Tractography density and network measures in Alzheimer'S disease

Gautam Prasad, Talia M. Nir, Arthur W. Toga, Paul M. Thompson

Research output: Chapter in Book/Report/Conference proceedingConference contributionpeer-review

30 Scopus citations

Abstract

Brain connectivity declines in Alzheimer's disease (AD), both functionally and structurally. Connectivity maps and networks derived from diffusion-based tractography offer new ways to track disease progression and to understand how AD affects the brain. Here we set out to identify (1) which fiber network measures show greatest differences between AD patients and controls, and (2) how these effects depend on the density of fibers extracted by the tractography algorithm. We computed brain networks from diffusion-weighted images (DWI) of the brain, in 110 subjects (28 normal elderly, 56 with early and 11 with late mild cognitive impairment, and 15 with AD). We derived connectivity matrices and network topology measures, for each subject, from whole-brain tractography and cortical parcellations. We used an ODF lookup table to speed up fiber extraction, and to exploit the full information in the orientation distribution function (ODF). This made it feasible to compute high density connectivity maps. We used accelerated tractography to compute a large number of fibers to understand what effect fiber density has on network measures and in distinguishing different disease groups in our data. We focused on global efficiency, transitivity, path length, mean degree, density, modularity, small world, and assortativity measures computed from weighted and binary undirected connectivity matrices. Of all these measures, the mean nodal degree best distinguished diagnostic groups. High-density fiber matrices were most helpful for picking up the more subtle clinical differences, e.g. between mild cognitively impaired (MCI) and normals, or for distinguishing subtypes of MCI (early versus late). Care is needed in clinical analyses of brain connectivity, as the density of extracted fibers may affect how well a network measure can pick up differences between patients and controls.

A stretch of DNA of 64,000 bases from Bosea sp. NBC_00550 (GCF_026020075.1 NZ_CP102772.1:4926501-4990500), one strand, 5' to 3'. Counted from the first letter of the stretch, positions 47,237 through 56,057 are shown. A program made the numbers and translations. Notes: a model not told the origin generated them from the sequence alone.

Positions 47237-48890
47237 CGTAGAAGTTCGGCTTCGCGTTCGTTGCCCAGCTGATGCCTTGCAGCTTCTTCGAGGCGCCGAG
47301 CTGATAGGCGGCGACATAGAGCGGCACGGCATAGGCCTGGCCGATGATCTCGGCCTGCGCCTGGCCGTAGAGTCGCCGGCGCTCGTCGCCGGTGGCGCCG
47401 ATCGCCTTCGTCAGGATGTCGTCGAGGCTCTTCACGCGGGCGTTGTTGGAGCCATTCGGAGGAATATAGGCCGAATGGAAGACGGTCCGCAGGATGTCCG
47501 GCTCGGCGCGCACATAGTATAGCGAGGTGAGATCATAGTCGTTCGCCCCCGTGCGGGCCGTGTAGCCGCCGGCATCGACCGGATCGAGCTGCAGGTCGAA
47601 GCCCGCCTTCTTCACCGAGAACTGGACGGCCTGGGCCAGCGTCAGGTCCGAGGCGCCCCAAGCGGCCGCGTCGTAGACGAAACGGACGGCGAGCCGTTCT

Original languageEnglish
Title of host publicationISBI 2013 - 2013 IEEE 10th International Symposium on Biomedical Imaging
Subtitle of host publicationFrom Nano to Macro
Pages692-695
Number of pages4
DOIs
StatePublished - 2013
Externally publishedYes
Event2013 IEEE 10th International Symposium on Biomedical Imaging: From Nano to Macro, ISBI 2013 - San Francisco, CA, United States
Duration: 7 Apr 201311 Apr 2013

Publication series

NameProceedings - International Symposium on Biomedical Imaging
ISSN (Print)1945-7928
ISSN (Electronic)1945-8452

Conference

Conference2013 IEEE 10th International Symposium on Biomedical Imaging: From Nano to Macro, ISBI 2013
Country/TerritoryUnited States
CitySan Francisco, CA
Period7/04/1311/04/13

Keywords

  • Alzheimer's disease
  • Hadoop
  • MapReduce
  • ODF
  • connectivity matrix
  • network measures
  • tractography

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